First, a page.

Stanchart, Citibank, Barclays among global banks; HSBC Holdings Plc, Deutsche Bank AG, Commerzbank AG and JPMorgan Chase & Co named in the report by the International Consortium of Investigative Journalists basing on leaked documents obtained by BuzzFeed News in fresh scandal about dirty money involvement as they sought to limit the fallout from a cache of leaked documents showing they transferred more than $2 trillion in suspect funds over nearly two decades.
By law, banks must file suspicious activity reports when they spot transactions that bear the hallmarks of money laundering or other financial misconduct, such as large, round-number transactions or payments between companies with no discernible business relationship.
BuzzFeed News mined the information on these tens of thousands of pages to map more than 200,000 transactions. In all, suspicious activity reports in the FinCEN Files flagged more than $2 trillion in transactions between 1999 and 2017. By the norm’s world banks especially in western world could have easily blocked almost any of them, but in contrary they kept the money moving and kept collecting their fees.
Standard Chartered moved money on behalf of Al Zarooni Exchange, a Dubai-based business that was later accused of laundering cash on behalf of the Taliban. During the years that Al Zarooni was a Standard Chartered customer, Taliban militants staged violent attacks that killed civilians and soldiers.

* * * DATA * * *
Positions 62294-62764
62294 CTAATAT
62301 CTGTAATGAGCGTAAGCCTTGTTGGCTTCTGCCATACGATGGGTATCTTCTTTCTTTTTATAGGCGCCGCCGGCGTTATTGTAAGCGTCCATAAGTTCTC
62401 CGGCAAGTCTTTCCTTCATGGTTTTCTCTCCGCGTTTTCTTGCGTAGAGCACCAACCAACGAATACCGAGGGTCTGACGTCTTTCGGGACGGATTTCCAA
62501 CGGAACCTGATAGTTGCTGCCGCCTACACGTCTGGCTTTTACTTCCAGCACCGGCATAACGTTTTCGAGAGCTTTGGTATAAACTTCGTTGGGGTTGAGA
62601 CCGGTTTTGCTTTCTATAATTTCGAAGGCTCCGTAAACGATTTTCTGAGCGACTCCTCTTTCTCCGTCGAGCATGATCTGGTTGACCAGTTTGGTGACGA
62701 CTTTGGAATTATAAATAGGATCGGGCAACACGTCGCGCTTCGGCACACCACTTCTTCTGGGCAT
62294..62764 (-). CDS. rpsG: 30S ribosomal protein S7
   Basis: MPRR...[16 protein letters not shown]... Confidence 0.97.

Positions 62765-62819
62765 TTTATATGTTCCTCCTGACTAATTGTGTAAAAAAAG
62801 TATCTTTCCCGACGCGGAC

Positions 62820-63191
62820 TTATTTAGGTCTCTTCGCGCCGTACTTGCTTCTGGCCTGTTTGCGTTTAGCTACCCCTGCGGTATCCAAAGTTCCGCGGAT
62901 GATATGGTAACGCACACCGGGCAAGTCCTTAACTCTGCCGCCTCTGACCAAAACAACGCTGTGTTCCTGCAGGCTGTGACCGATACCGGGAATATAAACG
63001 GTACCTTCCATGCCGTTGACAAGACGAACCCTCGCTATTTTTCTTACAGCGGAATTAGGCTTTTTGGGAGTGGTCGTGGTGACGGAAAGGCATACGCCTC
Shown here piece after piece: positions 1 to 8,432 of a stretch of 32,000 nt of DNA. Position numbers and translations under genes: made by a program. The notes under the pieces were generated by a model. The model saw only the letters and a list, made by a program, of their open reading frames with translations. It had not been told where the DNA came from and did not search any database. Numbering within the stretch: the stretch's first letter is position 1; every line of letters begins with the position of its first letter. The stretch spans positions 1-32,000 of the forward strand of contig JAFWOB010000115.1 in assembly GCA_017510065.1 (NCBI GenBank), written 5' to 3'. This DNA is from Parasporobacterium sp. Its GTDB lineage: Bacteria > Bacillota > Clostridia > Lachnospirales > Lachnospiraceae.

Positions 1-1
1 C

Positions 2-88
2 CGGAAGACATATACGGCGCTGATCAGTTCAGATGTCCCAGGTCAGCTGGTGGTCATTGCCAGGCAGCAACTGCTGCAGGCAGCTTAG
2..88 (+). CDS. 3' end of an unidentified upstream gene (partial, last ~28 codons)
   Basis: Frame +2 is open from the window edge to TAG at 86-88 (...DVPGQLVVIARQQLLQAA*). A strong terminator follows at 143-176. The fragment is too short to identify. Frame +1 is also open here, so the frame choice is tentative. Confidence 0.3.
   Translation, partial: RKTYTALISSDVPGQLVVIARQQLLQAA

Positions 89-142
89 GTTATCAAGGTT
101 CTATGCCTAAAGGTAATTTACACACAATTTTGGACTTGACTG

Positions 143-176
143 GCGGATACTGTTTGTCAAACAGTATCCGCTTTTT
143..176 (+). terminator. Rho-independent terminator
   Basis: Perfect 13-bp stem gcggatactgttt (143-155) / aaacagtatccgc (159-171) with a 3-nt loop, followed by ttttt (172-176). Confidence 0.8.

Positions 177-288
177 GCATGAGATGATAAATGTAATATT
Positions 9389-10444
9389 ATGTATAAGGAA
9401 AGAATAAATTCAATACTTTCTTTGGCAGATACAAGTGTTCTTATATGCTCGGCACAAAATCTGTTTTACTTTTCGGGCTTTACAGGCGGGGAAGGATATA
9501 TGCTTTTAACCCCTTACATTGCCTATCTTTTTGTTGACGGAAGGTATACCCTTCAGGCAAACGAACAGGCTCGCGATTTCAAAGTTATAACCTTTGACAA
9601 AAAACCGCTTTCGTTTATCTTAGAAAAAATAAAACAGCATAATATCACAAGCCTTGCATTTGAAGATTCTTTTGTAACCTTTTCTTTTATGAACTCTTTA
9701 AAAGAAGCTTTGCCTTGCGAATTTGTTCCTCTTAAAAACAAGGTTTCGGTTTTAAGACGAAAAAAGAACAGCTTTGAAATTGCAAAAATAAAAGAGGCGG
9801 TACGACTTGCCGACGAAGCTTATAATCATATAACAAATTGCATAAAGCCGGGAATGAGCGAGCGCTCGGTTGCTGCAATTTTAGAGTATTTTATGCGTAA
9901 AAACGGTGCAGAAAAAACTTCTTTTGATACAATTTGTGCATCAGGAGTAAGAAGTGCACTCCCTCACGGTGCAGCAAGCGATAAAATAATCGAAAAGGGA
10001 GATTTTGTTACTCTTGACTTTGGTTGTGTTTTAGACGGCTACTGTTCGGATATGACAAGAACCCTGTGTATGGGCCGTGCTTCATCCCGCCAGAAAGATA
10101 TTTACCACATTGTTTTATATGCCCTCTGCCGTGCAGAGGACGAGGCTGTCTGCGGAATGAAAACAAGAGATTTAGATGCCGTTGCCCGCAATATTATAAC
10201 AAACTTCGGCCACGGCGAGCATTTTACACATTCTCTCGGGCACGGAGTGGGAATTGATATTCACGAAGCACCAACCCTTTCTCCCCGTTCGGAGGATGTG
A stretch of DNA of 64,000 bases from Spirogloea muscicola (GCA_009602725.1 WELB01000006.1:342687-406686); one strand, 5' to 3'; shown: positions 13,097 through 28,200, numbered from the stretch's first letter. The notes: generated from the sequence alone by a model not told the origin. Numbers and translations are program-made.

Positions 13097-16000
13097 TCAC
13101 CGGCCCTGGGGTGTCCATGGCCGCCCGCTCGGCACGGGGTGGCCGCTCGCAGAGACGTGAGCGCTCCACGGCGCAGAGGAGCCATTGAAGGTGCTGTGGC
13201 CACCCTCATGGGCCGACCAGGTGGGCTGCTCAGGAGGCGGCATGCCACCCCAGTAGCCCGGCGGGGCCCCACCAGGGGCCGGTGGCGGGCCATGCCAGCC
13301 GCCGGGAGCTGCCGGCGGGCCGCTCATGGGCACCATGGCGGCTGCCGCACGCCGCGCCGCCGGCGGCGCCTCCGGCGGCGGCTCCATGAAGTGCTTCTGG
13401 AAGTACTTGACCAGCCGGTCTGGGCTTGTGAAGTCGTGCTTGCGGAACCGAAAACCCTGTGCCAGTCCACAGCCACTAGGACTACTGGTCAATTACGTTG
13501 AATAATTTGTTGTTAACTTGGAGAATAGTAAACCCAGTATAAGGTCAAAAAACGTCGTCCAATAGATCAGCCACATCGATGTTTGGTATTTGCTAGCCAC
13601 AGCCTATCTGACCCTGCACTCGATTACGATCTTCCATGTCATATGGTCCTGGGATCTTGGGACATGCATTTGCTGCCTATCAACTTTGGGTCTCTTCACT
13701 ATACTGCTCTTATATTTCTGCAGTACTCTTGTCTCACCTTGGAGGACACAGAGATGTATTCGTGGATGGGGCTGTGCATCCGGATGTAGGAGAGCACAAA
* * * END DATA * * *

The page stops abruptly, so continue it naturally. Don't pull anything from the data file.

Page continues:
Citibank alongside world top banks Bank of America, JPMorgan Chase, American Express collectively processed millions of dollars in transactions for the family of Viktor Khrapunov, the former mayor of Kazakhstan’s most populous city despite Interpol issuing a Red Notice for his arrest. Khrapunov, fled to Switzerland terming the allegations politically motivated later convicted in absentia on charges that included bribe-taking and defrauding the city through the sale of public property.
The report was based on 2,100 leaked suspicious activity reports (SARs), covering transactions between 1999 and 2017, filed by banks and other financial firms with the U.S. Department of Treasury’s Financial Crimes Enforcement Network (FinCEN). Banks are required to file an SAR whenever handling funds that cause grounds for suspicion of criminal activity.
Last year, Standard Chartered was found to have continued clearing transactions for individuals and businesses in off-limits countries, primarily Iran. The bank paid fines totaling $1.1 billion to US and UK authorities, and extended the terms of the deferred prosecution agreement for the sixth time in the space of seven years. The bank apologized for its “violations and control deficiencies” but promised that none had occurred after 2014.
The FinCEN Files documents show Standard Chartered processed hundreds of millions of dollars for companies it suspected were circumventing sanctions against Iran until at least 2017.
Policymakers, regulators and banks have acknowledged fundamental flaws in the anti-money laundering system. The rules around what is deemed “suspicious” can be vague, which leads some banks to send too many reports and others to send too few. And the enforcement group is understaffed to handle the millions of SARs that need to be analyzed to determine whether a crime has been committed.
The reports drew calls from some industry groups and activists for reforms. Investors worried about the potential fallout for global banks, many of which have faced hefty fines in the past for lapses in controls and spent billions of dollars to bolster compliance.
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